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In Brief

Russia Launches Robotic Supply Ship to Space Station

A Russian Soyuz rocket launches the unmanned Progress 62 cargo ship toward the International Space Station on Dec. 21, 2015 from Baikonur Cosmodrome in Kazakhstan.
A Russian Soyuz rocket launches the unmanned Progress 62 cargo ship toward the International Space Station on Dec. 21, 2015 from Baikonur Cosmodrome in Kazakhstan.
(Image: © NASA TV)

A robotic Russian cargo ship packed with tons of food, equipment - and just maybe some holiday treats - launched into orbit today (Dec. 21) in a special delivery to the International Space Station, just in time for Christmas. 

The unmanned Progress 62 spacecraft launched into orbit on a Soyuz rocket at 3:44 a.m. EST (0844 GMT), though it was 2:44 p.m. local time at its Baikonur Cosmodrome launch site in Kazakhstan. Progress 62 is carrying more than 2.8 tons of supplies for the space station's six-man crew. it should arrive on Wednesday (Dec. 23) and park itself at an Earth-facing docking port on the station's Pirs module by 5:31 a.m. EST (1031 GMT).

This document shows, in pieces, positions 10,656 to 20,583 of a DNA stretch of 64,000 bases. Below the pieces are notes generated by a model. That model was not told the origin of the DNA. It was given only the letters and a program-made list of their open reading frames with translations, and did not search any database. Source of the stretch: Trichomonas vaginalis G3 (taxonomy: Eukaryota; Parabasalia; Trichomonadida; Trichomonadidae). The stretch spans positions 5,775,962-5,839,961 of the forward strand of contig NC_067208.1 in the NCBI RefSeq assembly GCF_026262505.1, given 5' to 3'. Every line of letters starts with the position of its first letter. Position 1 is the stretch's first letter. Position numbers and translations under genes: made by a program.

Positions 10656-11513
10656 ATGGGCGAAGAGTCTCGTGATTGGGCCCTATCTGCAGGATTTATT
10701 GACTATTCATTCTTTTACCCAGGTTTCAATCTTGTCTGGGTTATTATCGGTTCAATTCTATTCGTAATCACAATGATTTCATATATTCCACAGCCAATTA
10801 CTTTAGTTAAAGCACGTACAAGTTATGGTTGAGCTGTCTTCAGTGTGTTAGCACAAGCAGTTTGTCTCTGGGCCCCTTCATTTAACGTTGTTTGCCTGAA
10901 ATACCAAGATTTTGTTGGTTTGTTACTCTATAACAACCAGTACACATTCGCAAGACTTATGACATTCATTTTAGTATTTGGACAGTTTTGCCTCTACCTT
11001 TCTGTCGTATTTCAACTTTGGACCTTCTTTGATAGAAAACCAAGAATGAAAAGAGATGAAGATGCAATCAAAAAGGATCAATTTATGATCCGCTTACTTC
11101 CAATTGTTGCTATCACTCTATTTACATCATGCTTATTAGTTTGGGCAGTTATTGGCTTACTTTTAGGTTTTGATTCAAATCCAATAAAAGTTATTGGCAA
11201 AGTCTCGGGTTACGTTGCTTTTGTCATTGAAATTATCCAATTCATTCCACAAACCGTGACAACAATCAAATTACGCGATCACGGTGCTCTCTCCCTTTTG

Today's Progress 62 launch comes during a busy day for the space station, where two American astronauts will take an unscheduled spacewalk to fix a stalled railcar used by the station's robotic arm. You can watch that spacewalk live here. It begins at 8:10 a.m. EST (1210 GMT).

Russia's Progress spacecraft  are workhorse cargo ships designed to fly autonomously to the International Space Station to deliver supplies. At the end of their mission, the disposable Progress vehicles are filled with trash and unneeded items, and ultimately burn up in Earth's atmosphere.

The launch of Progress 62 marks the second cargo delivery flight to the space station this month. On Dec. 6, a Cygnus spacecraft built by the U.S. company Orbital ATK launched to the station. The Cygnus (also unmanned) arrived on Dec. 9, delivering more than 7,000 lbs.  (3,175 kilograms) of supplies to the station. 

Email Tariq Malik at tmalik@space.com or follow him @tariqjmalik and Google+. Follow us @Spacedotcom, Facebook and Google+. Original article on Space.com.

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